“We do not learn from experience… we learn from reflecting on experience.” ― John Dewey
Last week we spent two days with some upcoming leaders who are committed to developing and growing themselves as authentic leaders.
We deliberately built-in time for reflection after their individual and team activities.
As per the quote above, this reflective process enabled them to cull out the nuggets and move forward more confidently.
The quote above may also resonate with you. You are well aware that the reflective process enables us to have more of a “helicopter or balcony” view on matters.
However, like many other clients, you are perhaps musing, “Where do I find the time to do this?”
After all, your daily schedule of back to back appointments and meetings, managing teams, customers, and other stakeholders, along with all the unscheduled things that pop up, leaves time for little else.
Counter-intuitive as it may seem, making a small amount of time for reflection now, can save a whole lot of time later.
Alternatively, perhaps you are asking, “How do I do this?”
The practice of reflection may also not be an easy process if you have a more extroverted personality type.
As one of my coaches said, “When I do create some quiet time for reflection, I find myself very quickly moving on to find someone to talk to!”
Short and sweet will do!
Well – here’s the good news.
Reflection does not need to be an arduous process. It can be as short as three to five minutes.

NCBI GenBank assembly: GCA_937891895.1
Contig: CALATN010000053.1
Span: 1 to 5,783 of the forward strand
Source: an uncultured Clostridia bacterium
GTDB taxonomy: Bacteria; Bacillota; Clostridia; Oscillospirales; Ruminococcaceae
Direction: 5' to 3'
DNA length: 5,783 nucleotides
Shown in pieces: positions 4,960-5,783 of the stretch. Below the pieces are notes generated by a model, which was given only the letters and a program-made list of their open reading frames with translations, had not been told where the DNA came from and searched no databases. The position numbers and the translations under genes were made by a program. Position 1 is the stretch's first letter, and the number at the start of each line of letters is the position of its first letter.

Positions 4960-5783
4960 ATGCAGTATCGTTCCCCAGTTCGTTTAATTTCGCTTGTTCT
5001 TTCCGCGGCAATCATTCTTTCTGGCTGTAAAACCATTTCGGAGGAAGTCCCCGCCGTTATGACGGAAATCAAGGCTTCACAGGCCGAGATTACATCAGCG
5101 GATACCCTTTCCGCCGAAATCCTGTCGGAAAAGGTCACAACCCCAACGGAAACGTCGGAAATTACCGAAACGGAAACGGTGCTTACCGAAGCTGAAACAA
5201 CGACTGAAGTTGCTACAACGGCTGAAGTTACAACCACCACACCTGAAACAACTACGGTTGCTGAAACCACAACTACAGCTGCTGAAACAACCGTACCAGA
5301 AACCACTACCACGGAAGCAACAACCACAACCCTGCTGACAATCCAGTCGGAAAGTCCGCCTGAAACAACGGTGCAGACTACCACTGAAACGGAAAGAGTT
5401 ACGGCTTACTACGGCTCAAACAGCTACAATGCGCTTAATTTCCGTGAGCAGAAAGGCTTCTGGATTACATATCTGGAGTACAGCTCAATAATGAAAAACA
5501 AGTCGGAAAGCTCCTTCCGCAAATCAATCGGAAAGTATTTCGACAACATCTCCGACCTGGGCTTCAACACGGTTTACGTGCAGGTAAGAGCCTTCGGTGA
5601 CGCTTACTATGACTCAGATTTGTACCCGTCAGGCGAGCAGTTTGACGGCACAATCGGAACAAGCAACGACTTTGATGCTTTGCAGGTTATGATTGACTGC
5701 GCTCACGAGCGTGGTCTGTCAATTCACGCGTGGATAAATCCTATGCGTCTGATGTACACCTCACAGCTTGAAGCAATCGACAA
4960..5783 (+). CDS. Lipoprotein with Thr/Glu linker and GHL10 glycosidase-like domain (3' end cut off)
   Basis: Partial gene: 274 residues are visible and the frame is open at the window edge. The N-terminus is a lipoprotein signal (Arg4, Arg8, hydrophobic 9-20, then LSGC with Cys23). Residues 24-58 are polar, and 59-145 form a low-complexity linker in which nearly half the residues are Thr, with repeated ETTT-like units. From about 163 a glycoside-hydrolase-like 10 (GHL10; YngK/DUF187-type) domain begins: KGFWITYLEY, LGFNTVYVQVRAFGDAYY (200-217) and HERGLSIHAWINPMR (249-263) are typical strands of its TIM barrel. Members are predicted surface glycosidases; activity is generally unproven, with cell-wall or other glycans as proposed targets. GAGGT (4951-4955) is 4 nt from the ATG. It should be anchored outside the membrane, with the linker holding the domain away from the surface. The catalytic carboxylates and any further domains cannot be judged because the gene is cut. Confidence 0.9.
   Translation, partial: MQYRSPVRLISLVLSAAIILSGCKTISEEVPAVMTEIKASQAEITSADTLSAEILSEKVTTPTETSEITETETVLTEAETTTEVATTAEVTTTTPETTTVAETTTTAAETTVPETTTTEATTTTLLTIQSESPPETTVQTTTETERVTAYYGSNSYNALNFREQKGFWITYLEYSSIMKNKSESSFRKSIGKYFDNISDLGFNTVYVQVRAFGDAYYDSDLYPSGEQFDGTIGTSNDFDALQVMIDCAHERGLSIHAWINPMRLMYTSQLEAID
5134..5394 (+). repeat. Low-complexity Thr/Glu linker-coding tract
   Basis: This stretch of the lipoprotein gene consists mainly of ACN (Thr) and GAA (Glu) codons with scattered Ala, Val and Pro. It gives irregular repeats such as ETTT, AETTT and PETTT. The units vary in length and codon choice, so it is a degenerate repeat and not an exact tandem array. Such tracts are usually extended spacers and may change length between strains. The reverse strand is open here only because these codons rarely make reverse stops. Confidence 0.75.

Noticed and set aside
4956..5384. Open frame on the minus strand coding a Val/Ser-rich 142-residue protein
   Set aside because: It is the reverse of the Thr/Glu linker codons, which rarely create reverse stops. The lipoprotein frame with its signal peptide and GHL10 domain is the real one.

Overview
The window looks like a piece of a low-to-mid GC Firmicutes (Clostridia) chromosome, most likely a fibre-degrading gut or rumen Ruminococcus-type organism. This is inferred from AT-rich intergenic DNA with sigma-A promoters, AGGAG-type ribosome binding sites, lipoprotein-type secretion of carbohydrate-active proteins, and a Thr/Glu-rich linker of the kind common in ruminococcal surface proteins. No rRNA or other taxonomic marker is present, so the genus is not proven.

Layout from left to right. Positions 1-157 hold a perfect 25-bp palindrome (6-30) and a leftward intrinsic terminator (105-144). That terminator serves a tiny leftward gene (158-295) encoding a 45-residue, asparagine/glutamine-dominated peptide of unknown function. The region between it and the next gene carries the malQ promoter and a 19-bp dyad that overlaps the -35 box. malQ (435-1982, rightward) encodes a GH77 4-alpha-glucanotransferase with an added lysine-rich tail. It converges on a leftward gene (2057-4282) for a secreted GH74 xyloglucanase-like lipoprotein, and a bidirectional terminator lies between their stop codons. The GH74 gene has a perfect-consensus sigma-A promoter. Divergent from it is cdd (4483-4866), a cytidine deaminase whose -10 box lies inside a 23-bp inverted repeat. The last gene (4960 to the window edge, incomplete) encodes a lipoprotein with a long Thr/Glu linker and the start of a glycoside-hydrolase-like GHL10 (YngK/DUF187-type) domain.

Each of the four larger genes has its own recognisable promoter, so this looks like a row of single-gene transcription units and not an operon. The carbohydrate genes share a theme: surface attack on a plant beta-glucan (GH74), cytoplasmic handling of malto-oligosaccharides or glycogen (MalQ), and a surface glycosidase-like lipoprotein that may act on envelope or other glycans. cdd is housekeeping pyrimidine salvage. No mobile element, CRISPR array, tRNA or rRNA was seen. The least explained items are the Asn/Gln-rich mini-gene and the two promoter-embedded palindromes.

Taking a few mindful minutes after a meeting or exchange helps provide clarity and focus with the overwhelm.
You can do this by getting yourself into a quiet, non-distracted space with a journal and pen, iPad, laptop, or even a café napkin.
If you are always on the fly, just allowing your mind and body to go inwards can lead to exciting insights glossed over otherwise.
Some managers I worked with have consciously created a 5-minute check-in at the beginning or end of the day before leaving the office to reflect on matters.
Then there is the question of how. The powerful aid here is to ask yourself some “what,” “why,” and “how” questions to prompt deeper insights.
For example, after a meeting or an interaction with a stakeholder, you could ask clarifying questions like:
- What just happened here?
- How do I feel about it?
- What worked, what didn’t?
- What was my role/contribution here?
- How would I like things to be different next time?
- How would I like to be different next time?
- What is the next small step that I need to take?
Engaging in the process of reflection with a trusted other also enables rich, insightful and powerful learning conversations to occur.
Again those participating in our leadership development programme did just this.
They were able to be mirrors for each other, and they gained hugely from doing so.
For some, repetitive physical activity such as swimming or running is what channels them into this reflective space engendered by the different mental, emotional, and spiritual rhythm.
This “gap” from one’s routine enables insights to bubble up.
Whichever way you do it, making time for reflection for to gain a helpful and new perspective and then taking action from this has to be an essential focusing practice for any effective leader.
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